Additionally, the 18th season premiere will be heralded via such promotions as "Homer's Week 1 NFL picks" on FoxSports.com on MSN; AskMen.com becoming "Ask Homer" for a day; and the home page of RottenTomatoes.com displaying a "'Simpsons'-style graphic takeover."
Thursday, September 07, 2006
Google has just launched another project in its bid to
organize the world's information. The Google News Archive Search allows users to find news accounts up to 200 years old from selected sources, and while that sounds incredible, the service isn't yet a compelling tool.
You can think of the new search in one of two ways: a more specialized version of a regular Google search, or a much broader version of a Google News search. Queries to the News Archive search magazines, newspapers, and some Web-only publications for content, and can return results in a standard format or a new "timeline" view that makes it easy to follow the progression of a story over time. Searches can be limited by date if you want only early 20th-century coverage of the Titanic sinking, for instance. Just as we've come to expect from Google, searches are fast, the interface is clean—and Google has no current plans to make any money from the project.
Wednesday, September 06, 2006
Tuesday, September 05, 2006
Once the quintessential grassroots Web phenomenon, Flickr has fallen increasingly at odds with some members since being bought by Yahoo last year. The latest example of this tension is Badflickr, a blog created specifically to protest the photo site's policing practices."
C|net webshot's feature tons of questionable photos of teenagers gone wild getting drunk half naked photos posting thru out their site.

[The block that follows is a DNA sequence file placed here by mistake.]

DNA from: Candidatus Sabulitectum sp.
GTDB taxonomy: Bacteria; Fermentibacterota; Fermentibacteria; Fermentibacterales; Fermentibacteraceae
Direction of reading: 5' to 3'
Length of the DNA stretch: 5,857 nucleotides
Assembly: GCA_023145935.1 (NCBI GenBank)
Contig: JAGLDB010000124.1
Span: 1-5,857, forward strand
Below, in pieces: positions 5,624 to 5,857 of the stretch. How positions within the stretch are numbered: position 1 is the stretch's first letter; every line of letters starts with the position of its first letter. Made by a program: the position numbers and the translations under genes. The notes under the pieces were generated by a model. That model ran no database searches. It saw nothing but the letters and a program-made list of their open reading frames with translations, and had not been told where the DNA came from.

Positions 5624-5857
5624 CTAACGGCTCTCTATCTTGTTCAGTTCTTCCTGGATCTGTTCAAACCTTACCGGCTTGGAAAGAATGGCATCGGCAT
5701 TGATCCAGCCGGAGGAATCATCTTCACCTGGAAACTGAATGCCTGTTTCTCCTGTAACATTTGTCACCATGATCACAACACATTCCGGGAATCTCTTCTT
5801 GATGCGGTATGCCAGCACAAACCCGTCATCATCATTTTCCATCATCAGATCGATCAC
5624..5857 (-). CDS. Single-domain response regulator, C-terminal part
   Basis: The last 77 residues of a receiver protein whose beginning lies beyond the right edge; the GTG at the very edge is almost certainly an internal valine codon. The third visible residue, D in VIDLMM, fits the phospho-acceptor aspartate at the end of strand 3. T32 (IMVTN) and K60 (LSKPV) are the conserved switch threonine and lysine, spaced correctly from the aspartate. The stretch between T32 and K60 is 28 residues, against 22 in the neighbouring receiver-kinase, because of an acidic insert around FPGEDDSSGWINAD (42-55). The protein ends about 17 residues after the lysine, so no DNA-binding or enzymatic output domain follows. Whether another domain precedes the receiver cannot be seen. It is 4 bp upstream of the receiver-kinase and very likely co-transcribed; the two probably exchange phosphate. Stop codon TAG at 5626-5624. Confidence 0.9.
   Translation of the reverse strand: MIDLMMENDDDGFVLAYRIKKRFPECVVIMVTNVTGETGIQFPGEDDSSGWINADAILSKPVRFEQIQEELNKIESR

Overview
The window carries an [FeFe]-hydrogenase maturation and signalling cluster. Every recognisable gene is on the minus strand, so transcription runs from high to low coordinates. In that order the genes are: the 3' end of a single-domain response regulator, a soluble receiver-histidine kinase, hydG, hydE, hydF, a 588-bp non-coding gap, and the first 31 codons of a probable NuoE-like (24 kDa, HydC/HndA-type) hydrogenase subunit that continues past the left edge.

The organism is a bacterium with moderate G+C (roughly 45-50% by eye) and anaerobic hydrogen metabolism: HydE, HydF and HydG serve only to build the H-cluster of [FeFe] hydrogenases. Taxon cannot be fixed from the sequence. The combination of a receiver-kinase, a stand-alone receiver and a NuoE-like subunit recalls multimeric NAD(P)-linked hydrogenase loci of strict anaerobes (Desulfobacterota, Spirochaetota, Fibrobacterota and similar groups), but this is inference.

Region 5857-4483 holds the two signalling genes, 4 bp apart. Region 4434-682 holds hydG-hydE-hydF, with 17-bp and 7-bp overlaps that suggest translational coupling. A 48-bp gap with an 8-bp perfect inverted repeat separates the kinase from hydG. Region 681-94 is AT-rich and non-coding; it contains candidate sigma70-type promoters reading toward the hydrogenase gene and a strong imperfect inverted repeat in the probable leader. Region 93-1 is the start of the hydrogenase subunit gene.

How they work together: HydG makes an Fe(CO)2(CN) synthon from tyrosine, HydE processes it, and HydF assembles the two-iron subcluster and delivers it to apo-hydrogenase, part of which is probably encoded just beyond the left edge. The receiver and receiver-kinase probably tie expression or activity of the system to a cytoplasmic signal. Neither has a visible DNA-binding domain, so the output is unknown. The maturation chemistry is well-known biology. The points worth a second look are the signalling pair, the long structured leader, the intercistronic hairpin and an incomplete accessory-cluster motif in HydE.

Or you could go the route like I did. and Just host my own photos albums on my website. As long you pay your webhost, each year. You don't have worry about ads Cluttering up page layout in getting in the way of your photos. And there are NO Flickr Police cops telling you what you can and can't post to your account or terminated it without warning in a written email.
Monday, September 04, 2006
The first thing that came out of our mouths when we heard that Google is working on a system that listens to what's on your TV playing in the background, and then serves you relevant adverts, was "that's cool, but dangerous".
The idea is to use the existing PC microphone to listen to whatever is heard in the background, be it music, your phone going off or the TV turned down. The PC then identifies it, using fingerprinting, and then shows you relevant content, whether that's adverts or search results, or a chat room on the subject.
Yes, the FreeDOS Project has reached the "1.0" milestone. This is a very important day for FreeDOS. A lot of you have put in so much work over the years, helping to make everything perfect. Even if you didn't contribute code, you helped out the FreeDOS Project by submitting comments and bug reports.
Next up: Free3.1, Free95, NT 3.51, Free98, Free 2000, FreeXP, and FreeVista.
Sunday, September 03, 2006
Alien54 writes to tell us the Daily Mail is reporting that if you want an internet connection and you are over 70 you may be in for a surprise. From the article: "After walking the Great Wall of China and making plans for a trip to Russia, Shirley Greening-Jackson thought signing up for a new internet service would be a doddle. But the young man behind the counter had other ideas. He said she was barred - because she was too old."